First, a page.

I think this might have been the case for the followers of Jesus when he summoned and gifted the Holy Spirit by his breath that evening on the first day. I imagine his appearance within the locked room sucked what little breath was left in it. And with a simple greeting of peace and the gift of breath, he gives them new life (cf. Gen. 2:7) invoking a new world whereby the relationship between God and humanity had forever changed. The world looked different.

Becoming God-Begotten (Reception of the Holy Spirit)

This passage in John witnesses Jesus widening his circle of post-resurrection believers. There is much to unpack in John’s second post-resurrection story. And yet, the practical preacher may find it best to focus on one of the three areas of this passage and allow the mystery of Easter to continue to resound. In particular, vv. 19-23 offers the hearer ample depth to plumb in reflection on the new relationship established through Christ’s resurrection and the connection between Jesus’ greeting of “peace be with you” and reconciliation through forgiveness. This passage, in particular, provides an opportunity for a congregation to wrestle with the purpose of the cross and what it says about the character of God.

As the sun begins to set on that first day, Jesus isn’t finished up-ending the world. This is the second post-resurrection appearance in John. Mary encountered her living “Rabbouni” (Teacher) in the place of her dead Lord early that morning and has sought out the disciples to share the Good News. When we next hear from the disciples, they are hiding out in a locked house.

Are the disciples are huddled in the dark because of what they heard Peter say about the empty tomb or are they wincing with anticipation of their own persecution foretold by their leader (Jn. 15.18-27)? It may be helpful to unpack for a Sunday morning crowd that the depiction of the disciples locked away “for fear of the Jews,” is closely connected to the growing tension and conflict between the synagogue and the Christian community at the end of the first century rather than the contemporary political climate immediately following the Roman execution of Jesus. The author, therefore, is writing into the Gospel narrative their own experience of persecution and marginalization within the Jewish community.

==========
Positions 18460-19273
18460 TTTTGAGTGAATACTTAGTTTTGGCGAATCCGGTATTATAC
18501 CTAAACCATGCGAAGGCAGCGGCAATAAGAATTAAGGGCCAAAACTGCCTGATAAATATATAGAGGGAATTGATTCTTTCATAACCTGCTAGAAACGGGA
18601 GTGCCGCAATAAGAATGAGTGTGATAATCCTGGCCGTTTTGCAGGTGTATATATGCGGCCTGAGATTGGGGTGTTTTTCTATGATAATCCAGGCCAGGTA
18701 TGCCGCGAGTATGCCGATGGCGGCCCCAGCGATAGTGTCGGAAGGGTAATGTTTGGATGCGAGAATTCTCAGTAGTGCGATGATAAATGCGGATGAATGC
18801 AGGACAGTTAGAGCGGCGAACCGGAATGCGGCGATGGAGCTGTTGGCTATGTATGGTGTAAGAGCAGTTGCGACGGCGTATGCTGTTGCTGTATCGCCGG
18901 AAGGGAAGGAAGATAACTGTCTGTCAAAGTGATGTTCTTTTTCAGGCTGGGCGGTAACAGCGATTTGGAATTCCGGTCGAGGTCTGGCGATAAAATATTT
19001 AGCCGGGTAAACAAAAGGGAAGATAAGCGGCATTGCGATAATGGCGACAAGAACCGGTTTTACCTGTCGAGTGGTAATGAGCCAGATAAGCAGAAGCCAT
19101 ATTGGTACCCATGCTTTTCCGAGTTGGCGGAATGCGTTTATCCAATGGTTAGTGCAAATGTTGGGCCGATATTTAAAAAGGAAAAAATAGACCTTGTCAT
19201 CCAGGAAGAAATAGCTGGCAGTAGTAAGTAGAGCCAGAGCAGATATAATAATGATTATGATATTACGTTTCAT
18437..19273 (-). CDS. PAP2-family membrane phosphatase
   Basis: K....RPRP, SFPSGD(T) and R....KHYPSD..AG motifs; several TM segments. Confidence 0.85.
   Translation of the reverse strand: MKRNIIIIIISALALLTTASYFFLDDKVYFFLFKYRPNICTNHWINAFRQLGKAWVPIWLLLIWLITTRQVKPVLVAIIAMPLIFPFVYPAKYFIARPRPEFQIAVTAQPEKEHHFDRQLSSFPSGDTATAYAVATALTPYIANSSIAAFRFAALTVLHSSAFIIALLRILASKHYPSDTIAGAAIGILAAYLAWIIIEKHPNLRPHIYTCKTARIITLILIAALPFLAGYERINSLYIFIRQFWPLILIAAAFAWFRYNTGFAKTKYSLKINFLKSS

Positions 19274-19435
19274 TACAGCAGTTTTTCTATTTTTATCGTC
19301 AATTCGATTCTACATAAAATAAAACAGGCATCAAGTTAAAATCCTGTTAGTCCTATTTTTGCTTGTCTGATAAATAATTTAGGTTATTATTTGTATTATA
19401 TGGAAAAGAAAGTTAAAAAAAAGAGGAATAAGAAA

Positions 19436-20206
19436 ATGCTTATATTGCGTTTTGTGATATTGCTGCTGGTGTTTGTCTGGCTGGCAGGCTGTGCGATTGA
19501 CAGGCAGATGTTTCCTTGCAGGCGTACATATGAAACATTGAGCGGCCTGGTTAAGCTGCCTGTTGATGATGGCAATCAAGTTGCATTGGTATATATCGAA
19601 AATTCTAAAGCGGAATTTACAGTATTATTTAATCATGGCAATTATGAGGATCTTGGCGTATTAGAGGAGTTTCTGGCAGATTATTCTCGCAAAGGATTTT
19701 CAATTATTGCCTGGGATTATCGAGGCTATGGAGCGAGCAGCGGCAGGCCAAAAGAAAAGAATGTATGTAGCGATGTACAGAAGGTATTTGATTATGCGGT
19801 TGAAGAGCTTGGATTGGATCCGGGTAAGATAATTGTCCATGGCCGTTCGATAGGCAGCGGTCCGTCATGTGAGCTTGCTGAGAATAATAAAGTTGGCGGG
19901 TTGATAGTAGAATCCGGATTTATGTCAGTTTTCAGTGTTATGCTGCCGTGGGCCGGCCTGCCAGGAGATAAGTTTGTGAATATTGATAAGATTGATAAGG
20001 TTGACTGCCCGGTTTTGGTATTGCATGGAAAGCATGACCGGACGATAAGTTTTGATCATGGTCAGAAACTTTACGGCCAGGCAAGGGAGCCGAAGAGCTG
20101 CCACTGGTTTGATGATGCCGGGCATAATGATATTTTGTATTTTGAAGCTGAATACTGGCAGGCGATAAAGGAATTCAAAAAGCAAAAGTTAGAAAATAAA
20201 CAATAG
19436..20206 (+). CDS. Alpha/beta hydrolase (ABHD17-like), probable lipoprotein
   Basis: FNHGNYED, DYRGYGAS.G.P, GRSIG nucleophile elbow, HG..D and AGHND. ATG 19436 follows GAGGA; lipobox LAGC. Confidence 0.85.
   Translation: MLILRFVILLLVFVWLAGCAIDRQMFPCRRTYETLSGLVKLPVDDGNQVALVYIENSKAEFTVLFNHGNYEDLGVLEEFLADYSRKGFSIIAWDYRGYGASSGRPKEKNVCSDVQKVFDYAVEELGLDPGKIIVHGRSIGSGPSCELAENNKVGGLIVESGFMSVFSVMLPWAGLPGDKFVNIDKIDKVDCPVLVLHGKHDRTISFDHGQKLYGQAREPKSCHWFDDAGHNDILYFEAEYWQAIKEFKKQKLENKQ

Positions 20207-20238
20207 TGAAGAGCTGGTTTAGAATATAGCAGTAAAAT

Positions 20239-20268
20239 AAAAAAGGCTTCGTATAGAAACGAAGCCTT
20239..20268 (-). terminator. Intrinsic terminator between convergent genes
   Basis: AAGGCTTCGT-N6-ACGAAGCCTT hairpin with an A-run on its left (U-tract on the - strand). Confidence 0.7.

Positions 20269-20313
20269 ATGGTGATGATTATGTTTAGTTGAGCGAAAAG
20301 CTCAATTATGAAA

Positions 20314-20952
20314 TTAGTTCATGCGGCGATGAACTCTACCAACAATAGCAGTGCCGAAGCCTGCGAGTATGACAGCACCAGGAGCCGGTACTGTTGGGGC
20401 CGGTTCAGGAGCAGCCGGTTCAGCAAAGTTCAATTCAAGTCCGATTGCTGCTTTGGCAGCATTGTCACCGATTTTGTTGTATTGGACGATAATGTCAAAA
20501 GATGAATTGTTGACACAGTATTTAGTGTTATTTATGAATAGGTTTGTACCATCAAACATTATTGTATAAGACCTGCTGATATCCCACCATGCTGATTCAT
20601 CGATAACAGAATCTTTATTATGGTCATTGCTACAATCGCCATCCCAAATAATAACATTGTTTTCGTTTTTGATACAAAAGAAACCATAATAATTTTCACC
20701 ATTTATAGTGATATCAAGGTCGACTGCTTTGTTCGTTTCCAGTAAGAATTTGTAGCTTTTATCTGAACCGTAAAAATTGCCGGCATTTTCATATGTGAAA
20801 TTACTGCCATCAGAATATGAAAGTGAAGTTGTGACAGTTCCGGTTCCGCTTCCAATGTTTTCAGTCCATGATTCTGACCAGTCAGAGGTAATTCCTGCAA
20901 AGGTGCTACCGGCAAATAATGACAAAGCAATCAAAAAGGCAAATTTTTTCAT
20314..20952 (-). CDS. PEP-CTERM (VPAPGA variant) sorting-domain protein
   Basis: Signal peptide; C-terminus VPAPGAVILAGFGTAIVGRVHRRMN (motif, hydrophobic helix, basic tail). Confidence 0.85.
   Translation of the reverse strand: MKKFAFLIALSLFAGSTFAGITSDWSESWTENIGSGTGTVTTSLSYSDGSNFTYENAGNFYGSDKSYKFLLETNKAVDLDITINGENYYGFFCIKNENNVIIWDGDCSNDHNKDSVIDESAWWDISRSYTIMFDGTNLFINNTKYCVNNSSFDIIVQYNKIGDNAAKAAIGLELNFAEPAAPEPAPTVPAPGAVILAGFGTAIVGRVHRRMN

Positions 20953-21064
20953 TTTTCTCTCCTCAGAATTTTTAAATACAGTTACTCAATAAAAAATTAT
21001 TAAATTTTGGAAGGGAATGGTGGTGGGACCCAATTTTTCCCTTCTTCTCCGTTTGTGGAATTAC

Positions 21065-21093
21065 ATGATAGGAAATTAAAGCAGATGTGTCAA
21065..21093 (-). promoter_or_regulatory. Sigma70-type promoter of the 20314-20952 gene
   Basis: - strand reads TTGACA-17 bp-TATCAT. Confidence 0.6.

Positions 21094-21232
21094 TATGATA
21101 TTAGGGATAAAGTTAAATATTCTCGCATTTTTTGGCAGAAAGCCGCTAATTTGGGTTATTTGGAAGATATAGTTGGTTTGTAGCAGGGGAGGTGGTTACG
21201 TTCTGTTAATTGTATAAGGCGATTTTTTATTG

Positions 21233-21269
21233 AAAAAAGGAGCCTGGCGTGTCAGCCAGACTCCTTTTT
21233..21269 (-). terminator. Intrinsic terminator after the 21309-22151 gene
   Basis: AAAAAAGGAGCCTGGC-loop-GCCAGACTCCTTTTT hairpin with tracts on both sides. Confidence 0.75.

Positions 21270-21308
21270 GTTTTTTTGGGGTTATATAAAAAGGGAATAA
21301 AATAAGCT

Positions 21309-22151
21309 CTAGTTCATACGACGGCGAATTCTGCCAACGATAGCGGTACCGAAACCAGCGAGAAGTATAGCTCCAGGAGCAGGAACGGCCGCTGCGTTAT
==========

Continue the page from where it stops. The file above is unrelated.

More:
Despite this contextualization, the Gospel’s author offers a critical teaching in the way the Christ works in our life in this post-resurrection world. Forgiveness is a relational thing. We have to be in relationship in order to give and receive forgiveness. Jesus’ appearances to his disciples are bodily affairs: they cling to one another (v. 17), they are close enough to feel one another’s breath (v. 22), they reach for each other and poke one another’s flesh (v. 27). With the in-breaking of God into humanity through the personhood of Jesus, the Godhead is proclaiming a new, personal way of relationship for the believer. No longer are priestly sacrifices or bureaucratic and showy displays of religiosity required. Righteousness is far more basic and yet deeply intimate than that—relationship simply requires our reception of the breath that Christ offers us. That reception of the Holy Spirit can happen anywhere. In our grief. In our fear. In our locked rooms. Christ meets us in our fear and isolation, even when we are huddled together under the cover of darkness scared out of our wits, to empower us for the work of sharing that peace with others.

Christ is our Peace. The Church as Peace-Offeror

The reception of the Holy Spirit brings with it peace. Jesus, through his death and resurrection, is fully united with the Godhead. His greeting of “peace be with you”—offered three times in this chapter—represents the peace that resides in the Godhead and in relationship within each member of the Trinity. He reappears in the lives of his followers to bring them that peace. As the Alternative Service Book declares: “He has reconciled us to God in one body by the cross. We meet in his name and share his peace.”[1]